"Zero new HIV infections, Zero discrimination and Zero AIDS-related deaths" is the theme of the upcoming 2012 World AIDS Day (December 1, 2012). UNAIDS, together with several partner organizations, sponsored an event at United Nations Headquarters on "Getting to Zero: Strategies for Addressing HIV-Related Stigma and Discrimination" on November 29, 2012.
The World Youth Alliance was present at the event and welcomed the many positive updates on the fight against HIV/AIDS, including more than a 25% drop in new HIV infections across Africa and a 22% drop in AIDS related deaths in the sub-Saharan region. The number of people accessing treatment has also increased by 63% globally compared to two years ago. Despite these successes, many challenges remain in reaching the three zero goals. As of 2011, there were still 2.5 million new infections and 1.7 million AIDS related deaths. The numbers have also risen in the Middle East, Eastern Europe and Central Asia.
The event focused on the prevalence of stigma and discrimination. Approximately 123 countries have outlawed discrimination based on AIDS; however, these laws are often ignored or laxly enforced. For instance, 52% of the people living with HIV in Zambia still suffer from different forms of abuse, and 58% are without employment and 24% are under threat of serious physical attack.
The private sector has taken significant steps to combat discrimination. The CEOs of more than 40 international corporations have signed an unprecedented pledge, calling for governments to lift travel restrictions, which deny the right of entry, stay, work or residence for people living with AIDS in 45 countries around the world.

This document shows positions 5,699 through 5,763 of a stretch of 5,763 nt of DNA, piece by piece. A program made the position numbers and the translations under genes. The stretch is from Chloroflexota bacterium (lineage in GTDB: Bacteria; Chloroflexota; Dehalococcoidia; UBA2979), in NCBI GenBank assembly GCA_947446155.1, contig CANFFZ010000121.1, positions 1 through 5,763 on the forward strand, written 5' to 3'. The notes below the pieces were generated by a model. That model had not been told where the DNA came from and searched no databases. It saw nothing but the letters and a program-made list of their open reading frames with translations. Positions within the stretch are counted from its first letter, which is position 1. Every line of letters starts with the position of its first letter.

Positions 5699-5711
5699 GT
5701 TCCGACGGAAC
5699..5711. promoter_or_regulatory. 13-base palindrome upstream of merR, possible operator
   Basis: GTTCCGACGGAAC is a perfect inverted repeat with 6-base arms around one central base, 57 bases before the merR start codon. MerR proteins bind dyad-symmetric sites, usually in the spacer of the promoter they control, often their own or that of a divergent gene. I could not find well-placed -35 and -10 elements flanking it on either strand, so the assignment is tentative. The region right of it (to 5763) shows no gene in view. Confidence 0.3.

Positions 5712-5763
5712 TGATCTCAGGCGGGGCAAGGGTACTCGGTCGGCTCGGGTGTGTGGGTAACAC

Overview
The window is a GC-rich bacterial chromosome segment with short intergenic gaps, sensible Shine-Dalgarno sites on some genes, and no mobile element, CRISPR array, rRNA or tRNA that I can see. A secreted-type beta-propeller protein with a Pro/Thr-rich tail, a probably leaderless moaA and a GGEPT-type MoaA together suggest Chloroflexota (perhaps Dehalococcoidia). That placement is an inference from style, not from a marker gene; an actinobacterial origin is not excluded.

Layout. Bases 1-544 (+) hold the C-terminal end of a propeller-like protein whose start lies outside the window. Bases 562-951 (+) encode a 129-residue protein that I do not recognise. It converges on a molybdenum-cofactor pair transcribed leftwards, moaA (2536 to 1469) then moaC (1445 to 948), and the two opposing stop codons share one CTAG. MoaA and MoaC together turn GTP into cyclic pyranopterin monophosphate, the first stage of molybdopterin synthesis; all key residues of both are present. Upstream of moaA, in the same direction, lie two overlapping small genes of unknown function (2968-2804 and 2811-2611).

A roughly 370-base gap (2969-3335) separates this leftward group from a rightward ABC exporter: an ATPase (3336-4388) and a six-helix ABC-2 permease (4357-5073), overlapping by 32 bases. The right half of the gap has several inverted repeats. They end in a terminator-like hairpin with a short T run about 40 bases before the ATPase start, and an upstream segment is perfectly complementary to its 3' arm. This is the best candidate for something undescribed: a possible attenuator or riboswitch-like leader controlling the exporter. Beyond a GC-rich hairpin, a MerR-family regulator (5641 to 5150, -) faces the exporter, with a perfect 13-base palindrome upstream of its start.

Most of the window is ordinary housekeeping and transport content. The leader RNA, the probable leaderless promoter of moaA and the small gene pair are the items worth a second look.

The World Youth Alliance stands with the United Nations in promoting the dignity of all people living with HIV/AIDS. To successfully tackle the epidemic, what is needed is an evidence-based and person-centered response, focusing on the provision of antiretroviral drugs, and prevention strategies, namely a reduction in concurrent partners and a delay in sexual debut. These strategies reflect the capacity of the person to make responsible decisions and to stop the high-risk behavior that exposes him or her to HIV. They also reflect the science of HIV transmission, as the virus spreads quickly, particularly in the initial phase of infection, when there are often no obvious symptoms to alert a person that he or she has contracted HIV, from partner to partner in sexual networks that expose even monogamous people to the risk of contracting HIV. At the heart of the solution is the creation of a culture of responsibility. Education and information are needed to empower individuals to avoid risk and build communities that are conducive to human flourishing.
For more information, read the White Paper on HIV/AIDS.